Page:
Cambridge University student Brian Roberts arrives in Berlin in 1931 to complete his German studies. Without much money, he plans on making a living teaching English while living in an inexpensive rooming house, where he befriends another of the tenants, American Sally Bowles. She is outwardly a flamboyant, perpetually happy person who works as a singer at the decadent Kit Kat Klub, a cabaret styled venue. Sally's outward façade is matched by that of the Klub, overseen by the omnipresent Master of Ceremonies. Sally draws Brian into her world, and initially wants him to be one of her many lovers, until she learns that he is a homosexual, albeit a celibate one. Among their other friends are his students, the poor Fritz Wendel, who wants to be a gigolo to live a comfortable life, and the straight-laced and beautiful Natalia Landauer, a Jewish heiress. Fritz initially sees Natalia as his money ticket, but eventually falls for her. However Natalia is suspect of his motives and cannot ...Written by
In the original Broadway version, the main characters are an American writer and English singer. In the film version, they are an English writer and an American singer. See more »
As Max drops off Brian and Sally packs for the African trip, Brian's shirt changes style and colour. In Max's car his shirt is blue with a rounded collar but, by the time he enters the apartment, it is white with a pointed collar. See more »
Oh God, how depressing! You're meant to think I'm an international woman of mystery. I'm working on it like mad.
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Forty-five years later Cabaret remains the musical to beat.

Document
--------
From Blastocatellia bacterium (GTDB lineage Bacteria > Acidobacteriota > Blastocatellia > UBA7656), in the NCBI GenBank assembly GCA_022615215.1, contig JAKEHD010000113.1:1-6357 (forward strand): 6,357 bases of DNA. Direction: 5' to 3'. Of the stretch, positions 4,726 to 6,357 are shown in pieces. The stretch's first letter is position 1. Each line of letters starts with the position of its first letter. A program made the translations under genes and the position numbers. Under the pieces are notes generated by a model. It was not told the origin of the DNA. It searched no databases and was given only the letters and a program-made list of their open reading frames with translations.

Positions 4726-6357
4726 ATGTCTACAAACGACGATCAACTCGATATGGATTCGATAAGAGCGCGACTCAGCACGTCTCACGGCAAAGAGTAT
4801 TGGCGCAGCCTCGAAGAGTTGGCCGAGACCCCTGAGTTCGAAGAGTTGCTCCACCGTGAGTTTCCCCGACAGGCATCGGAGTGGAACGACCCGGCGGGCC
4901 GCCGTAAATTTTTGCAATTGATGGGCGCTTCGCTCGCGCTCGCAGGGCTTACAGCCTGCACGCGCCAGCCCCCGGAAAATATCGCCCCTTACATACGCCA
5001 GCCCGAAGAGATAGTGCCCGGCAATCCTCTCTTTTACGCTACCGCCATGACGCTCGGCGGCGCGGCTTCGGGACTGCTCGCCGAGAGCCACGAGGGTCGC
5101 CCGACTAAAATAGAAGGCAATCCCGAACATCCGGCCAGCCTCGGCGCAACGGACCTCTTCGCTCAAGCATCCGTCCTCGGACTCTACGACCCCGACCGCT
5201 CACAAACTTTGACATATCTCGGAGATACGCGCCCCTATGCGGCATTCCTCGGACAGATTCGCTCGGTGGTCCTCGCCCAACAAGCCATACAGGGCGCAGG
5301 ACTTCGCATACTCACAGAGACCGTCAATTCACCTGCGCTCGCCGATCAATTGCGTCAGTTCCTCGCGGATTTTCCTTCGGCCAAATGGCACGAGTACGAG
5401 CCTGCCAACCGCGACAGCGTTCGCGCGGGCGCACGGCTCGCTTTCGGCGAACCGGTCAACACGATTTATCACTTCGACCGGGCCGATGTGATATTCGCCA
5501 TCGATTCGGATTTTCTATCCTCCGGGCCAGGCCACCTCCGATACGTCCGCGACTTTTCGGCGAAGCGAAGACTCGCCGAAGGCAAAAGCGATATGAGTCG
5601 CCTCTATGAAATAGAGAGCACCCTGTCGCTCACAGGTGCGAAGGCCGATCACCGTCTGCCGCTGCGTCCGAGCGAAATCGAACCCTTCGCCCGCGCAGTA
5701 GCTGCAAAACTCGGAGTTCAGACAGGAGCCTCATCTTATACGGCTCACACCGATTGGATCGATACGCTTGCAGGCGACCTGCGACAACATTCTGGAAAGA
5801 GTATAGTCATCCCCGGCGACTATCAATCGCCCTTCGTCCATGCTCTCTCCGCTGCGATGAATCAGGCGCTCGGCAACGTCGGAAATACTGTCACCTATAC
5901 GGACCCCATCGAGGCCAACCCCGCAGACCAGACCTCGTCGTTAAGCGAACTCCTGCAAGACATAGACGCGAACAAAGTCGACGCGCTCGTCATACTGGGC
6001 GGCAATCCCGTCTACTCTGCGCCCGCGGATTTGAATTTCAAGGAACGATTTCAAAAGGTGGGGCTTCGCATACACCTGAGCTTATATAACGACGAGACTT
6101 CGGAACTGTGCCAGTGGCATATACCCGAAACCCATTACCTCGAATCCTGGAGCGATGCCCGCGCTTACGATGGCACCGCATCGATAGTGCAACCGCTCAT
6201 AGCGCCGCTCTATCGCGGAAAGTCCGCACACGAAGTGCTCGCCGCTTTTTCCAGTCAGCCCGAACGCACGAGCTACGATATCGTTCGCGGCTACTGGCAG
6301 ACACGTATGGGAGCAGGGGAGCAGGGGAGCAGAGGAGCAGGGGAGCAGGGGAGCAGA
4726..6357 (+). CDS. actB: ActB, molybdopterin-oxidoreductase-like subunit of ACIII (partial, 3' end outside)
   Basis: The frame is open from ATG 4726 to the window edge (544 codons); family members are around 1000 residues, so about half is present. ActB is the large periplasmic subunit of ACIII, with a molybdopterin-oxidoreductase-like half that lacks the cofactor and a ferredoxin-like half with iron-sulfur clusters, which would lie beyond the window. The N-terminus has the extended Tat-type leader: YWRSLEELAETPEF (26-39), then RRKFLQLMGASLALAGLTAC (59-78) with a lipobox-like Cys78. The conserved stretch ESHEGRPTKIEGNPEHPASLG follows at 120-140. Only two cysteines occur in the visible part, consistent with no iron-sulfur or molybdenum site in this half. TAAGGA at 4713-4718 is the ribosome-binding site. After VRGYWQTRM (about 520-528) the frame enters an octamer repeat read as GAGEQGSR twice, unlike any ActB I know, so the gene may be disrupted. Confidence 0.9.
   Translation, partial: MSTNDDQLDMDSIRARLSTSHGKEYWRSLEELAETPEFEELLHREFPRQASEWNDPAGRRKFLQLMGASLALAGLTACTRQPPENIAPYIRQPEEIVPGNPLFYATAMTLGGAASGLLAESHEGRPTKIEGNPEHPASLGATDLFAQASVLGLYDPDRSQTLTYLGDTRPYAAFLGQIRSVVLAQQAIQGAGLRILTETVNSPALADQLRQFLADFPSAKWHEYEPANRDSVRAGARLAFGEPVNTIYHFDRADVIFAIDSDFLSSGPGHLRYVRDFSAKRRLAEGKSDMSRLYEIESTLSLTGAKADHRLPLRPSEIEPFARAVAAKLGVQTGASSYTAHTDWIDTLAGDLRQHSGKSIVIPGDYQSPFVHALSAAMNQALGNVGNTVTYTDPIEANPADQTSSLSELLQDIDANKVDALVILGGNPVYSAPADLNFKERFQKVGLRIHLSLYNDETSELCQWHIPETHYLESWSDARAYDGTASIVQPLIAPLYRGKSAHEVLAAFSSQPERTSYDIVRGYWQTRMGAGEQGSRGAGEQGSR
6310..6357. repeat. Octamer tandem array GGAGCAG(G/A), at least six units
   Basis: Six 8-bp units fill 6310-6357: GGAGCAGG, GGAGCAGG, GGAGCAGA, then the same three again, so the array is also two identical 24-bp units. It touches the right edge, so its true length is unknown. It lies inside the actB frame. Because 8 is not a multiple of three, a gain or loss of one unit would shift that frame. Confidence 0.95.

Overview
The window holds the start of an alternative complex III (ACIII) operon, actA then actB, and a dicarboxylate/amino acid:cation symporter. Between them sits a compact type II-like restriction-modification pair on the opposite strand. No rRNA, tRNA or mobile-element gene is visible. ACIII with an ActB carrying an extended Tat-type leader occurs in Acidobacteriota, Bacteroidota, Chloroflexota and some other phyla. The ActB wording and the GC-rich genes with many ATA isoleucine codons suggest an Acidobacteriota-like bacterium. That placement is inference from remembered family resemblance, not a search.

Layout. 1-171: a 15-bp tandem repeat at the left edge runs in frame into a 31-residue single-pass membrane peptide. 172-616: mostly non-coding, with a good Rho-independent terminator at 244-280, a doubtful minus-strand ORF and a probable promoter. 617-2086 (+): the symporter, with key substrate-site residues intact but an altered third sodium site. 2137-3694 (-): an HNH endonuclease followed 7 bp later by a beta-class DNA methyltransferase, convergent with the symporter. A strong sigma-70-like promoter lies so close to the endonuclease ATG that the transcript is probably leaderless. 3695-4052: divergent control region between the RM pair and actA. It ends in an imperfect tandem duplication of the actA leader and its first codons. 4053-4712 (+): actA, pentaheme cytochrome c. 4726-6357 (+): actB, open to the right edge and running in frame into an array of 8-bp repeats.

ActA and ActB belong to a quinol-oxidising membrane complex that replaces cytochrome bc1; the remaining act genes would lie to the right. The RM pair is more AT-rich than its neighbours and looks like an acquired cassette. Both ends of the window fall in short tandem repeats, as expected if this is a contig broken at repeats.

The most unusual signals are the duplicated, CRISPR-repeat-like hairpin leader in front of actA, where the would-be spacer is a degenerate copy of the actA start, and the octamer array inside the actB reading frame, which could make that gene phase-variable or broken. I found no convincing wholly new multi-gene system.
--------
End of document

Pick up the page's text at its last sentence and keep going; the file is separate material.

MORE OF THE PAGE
Since it release nearly a half century back Cabaret remains the last great American musical (Singing' in the Rain and West Side Story were made previous). As relevant now as it was then, carrying a tune and warning of creeping fascism, it's staying power is not only in its message but the bite of the music and two of the most memorable musical performances in film history with Liza Minelli as Sally Bowles and Joel Grey as the "Emcee."
University student Brian Roberts ( Michael York) freshly arrived in Berlin (Weimar Germany 1931) to complete his studies makes the acquaintance of Kit Kat Club performer Sally Bowles who shows him the ropes. Taken back by her brash personality at first he eventually warms to Sally and they become involved, he more serious than her. Together they encounter and share new friends but Brian comes to the realization that Sally is not about to give up a life of "divine decadence." Meanwhile in the streets, the parks, the clubs the Nazi Party and its brand of thuggery is becoming more prevalent.
Outside of a pace slowing subplot regarding two older students Robert is tutoring Cabaret is flawless film making in nearly every area with Minelli excelling in three (acting, singing, dancing) requirements and Grey's mischievously haunting master of ceremonies delivering a character for the ages. Director Bob Fosse working in a confined space smaller than a broadway stage for his musical numbers, the color muted by club smoke, delivers one excellently edited solid number after the next without betraying the mood with slick, flashy choreography on a stage the size of an aircraft carrier that lesser musicals depend on. Instead it maintains the funk of people dancing on a volcano in search of distraction from the impending doom they face. Musicals by nature are usually optimistic and upbeat. Sober Cabaret goes against the grain and succeeds beyond expectation as one of the finest musicals in film history.
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